I do remember sitting in the Chief Dispatcher's office for the very first time as a young probationary dispatcher. He told me I was turned in and we needed to listen to tapes together. Oh... bad thoughts were going through in my mind. What had I done that could have gotten me turned in? Did I break a rule? Put someone in danger? My mind was racing with how I could have made a mistake... Turns out while flagging a train at a stop indication I was speaking too quickly and started running the words together. I stumbled on the verbiage, stopped, muttered, 'Jesus Christ' (with the mic still open) and then started the flagging all over again.
After listening to myself, all the Chief Dispatcher said was that since I had been turned he was now obligated to have me listen to it... And last he had checked his rule book and General Orders the Ten Commandments were still not found in the General Code of Operating Rules. And that was the last ever spoken if the incident.
Sometime as a plot device authors will create a supporting character that represents themselves, one that can make insightful observations, ask important questions of other characters, and tie various characters, locations, and storyline together. A reporter would be a good choice, because unlike other characters his job allows him to move between various people and locations.
I think that given your experience as newspaper reporter, such a character in your novel could build upon your own experiences and enhance the book.
As for your beloved CP president he probably had high blood pressure and heart condition, and shouldn’t have been reading the opinion section of the Journal. I know personally it’s not good for my blood pressure, and I’m only thirty.
There of course the Film Noir set up with the voice over narration setting forth the storyline, like Philip Marlowe, “It was a dark night in a city that knows how to keep its secrets”…
I don’t read many novels, the ones I do are mostly paper back science fiction, but a few years ago I read “The Yiddish Policemen's Union” by Michael Chabon, which like your story is set in an “alternative reality” of our present day.
It was a well written book and made its reality believable, the idea of a post-war Jewish city-state in Alaska, you will have to the same with your Central Pacific Railroad.
I thought that the action thriller film “Unstoppable” did a really good job at creating the fictitious yet believable Pennsylvanian regional railroad.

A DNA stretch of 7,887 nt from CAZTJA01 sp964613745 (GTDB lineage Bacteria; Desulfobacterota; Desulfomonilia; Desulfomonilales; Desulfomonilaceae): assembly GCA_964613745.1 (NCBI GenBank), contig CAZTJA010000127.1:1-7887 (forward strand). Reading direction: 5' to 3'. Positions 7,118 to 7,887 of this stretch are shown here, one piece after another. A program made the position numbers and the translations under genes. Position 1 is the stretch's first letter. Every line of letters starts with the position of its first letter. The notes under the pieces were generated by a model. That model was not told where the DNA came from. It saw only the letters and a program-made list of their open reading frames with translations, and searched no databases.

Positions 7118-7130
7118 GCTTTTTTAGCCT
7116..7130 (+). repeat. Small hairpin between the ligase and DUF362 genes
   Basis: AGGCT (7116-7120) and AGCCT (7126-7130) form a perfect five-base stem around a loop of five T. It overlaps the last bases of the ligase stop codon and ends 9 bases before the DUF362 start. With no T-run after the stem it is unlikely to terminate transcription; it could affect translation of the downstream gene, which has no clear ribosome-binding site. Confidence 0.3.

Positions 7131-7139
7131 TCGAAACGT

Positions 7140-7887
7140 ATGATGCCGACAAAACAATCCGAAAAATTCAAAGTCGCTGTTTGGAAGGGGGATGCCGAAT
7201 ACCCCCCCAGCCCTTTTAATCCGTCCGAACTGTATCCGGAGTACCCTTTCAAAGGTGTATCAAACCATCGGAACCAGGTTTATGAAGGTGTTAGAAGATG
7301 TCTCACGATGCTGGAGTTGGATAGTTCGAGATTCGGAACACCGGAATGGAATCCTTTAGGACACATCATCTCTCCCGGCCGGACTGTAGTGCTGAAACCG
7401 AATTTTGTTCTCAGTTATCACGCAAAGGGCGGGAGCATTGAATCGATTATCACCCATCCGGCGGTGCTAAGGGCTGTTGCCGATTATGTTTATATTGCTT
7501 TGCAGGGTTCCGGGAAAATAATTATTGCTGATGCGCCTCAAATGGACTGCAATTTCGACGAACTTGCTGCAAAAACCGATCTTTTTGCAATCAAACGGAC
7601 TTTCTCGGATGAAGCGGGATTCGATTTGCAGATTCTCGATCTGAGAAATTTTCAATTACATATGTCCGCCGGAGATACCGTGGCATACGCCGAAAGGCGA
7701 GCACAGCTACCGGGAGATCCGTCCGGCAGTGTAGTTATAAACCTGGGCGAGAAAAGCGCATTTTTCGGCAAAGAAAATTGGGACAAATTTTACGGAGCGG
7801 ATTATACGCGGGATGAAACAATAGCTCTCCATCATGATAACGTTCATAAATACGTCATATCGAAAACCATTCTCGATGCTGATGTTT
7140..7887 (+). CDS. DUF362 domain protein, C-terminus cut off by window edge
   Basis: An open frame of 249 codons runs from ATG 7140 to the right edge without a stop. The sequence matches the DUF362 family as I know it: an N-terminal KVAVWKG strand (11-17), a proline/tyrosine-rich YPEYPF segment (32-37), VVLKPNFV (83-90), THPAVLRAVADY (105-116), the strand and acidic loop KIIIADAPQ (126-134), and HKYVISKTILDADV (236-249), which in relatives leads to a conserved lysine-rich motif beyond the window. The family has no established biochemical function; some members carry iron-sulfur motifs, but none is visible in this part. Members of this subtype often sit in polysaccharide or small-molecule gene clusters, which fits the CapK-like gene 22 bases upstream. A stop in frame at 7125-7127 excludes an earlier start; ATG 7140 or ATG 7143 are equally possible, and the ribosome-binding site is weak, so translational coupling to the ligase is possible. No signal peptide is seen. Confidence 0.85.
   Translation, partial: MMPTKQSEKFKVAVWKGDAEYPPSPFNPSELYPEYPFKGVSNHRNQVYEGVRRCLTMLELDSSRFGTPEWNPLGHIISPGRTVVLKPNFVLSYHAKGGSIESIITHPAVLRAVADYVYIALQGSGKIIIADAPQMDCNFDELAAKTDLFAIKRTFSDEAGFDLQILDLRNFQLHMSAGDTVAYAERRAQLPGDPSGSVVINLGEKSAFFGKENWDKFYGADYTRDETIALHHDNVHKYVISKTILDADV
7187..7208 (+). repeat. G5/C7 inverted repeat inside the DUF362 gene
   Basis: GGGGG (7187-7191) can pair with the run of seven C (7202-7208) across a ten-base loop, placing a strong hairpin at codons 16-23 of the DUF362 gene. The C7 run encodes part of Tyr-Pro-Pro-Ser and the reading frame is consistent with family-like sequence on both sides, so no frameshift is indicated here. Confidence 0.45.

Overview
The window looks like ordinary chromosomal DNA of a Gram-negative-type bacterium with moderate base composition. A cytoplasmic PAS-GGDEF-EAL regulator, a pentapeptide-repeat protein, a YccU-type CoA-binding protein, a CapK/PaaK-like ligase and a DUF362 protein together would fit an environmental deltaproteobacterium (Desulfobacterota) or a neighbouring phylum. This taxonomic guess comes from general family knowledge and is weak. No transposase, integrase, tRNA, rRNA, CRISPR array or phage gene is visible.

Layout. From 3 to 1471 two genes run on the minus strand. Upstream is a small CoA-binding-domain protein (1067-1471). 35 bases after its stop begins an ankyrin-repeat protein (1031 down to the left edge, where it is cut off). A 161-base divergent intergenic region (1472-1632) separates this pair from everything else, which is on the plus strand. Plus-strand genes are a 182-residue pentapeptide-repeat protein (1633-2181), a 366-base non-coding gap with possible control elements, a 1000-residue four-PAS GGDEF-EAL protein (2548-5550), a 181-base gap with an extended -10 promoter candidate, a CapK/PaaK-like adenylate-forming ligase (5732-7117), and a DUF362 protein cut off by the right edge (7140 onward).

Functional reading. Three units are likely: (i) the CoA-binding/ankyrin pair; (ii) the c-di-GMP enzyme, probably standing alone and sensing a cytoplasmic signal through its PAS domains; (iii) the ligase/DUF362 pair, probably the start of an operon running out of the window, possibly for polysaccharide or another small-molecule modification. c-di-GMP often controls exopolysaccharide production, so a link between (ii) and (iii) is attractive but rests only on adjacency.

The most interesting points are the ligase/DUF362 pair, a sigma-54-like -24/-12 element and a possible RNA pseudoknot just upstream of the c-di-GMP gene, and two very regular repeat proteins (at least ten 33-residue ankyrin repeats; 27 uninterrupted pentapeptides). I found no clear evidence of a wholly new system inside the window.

It did well I thought at portraying the differences and conflict between the unionized blue color workers and management, the differences in generation, and the conflict between the middle management that is running the railroad, and the upper management that is running the finances.
I also like how the movie could give you the back story of the two main characters without lingering on long scenes with family or obviously overt and long dialog to that purpose.
I was also suggest the book should only as long as it needs to be, if it’s a short 200 instead 400 or 800 pages, that’s fine so long as it’s a good engaging yarn. The important thing is getting down on paper.
It’s funny how physical activity or driving can stimulate creative thinking, I always done a lot of repetitive physical labor at my day jobs and part of my mind is always at work thinking up new editorials or a science fiction story I been imagining for over ten years.
The hard part is what’s so easy and sounds so great in my mind often becomes very hard and difficult to get out when I actually sit down to do it at my desk.
I admittedly have never read any of your books, but I just bought “Zephyrs, Chiefs & Other Orphans: The First Five Years of Amtrak” which given your blogs and articles I expect will be a very good and informative read.
Great railroad novels I have read:
One Way to Eldorado by Hollister Noble, Doubleday 1954. It was also published as a book club edition!, A modern 1950s train robbery in the High Sierras on the Great Western Ry. Has simularities to the SP, UP, WP and ATSF, all rolled into one. Extremely well written about railroad operations and the trials and tribulations of running a mountain railroad.
The Big Ivy by James McCague, Crown Publishers 1955. About two boys growing up in a small Indiana town on the Indiana Valley Railroad and their railroad careers on into manhood. Takes place in the 1890s. Jem Gandie makes a record run over the road. The locomotive, no. 696, was displayed at the St. Louis World Fair, thus the story ends in the early 1900s.
Fiddle Hill by James McCague, Crown Publishers 1960. About the merger of two railroads in the Pacific Northwest in the mid-20th Century and the effect it has on the railroaders in the area. The railroads are the Pacific Midland and Mountain Central. The beginning starts in the steam era. The "crack mail train" is the Pacific Fast Mail (brass models anyone?)
Ralph in the Roundhouse: Or Bound to become a Railroad Man by Allen Chapman, Grosset & Dunlap 1906, was the first of a series of railroad novels for boys. Takes place in the Pacific Northwest on the Great Northern.
A new novel will be most welcomed Fred! I would have used the Kansas Pacific as if it had not become part of Union Pacific. But it IS your novel so highball it so we can read ASAP!
The classics can be found at abe books and all are real good reads!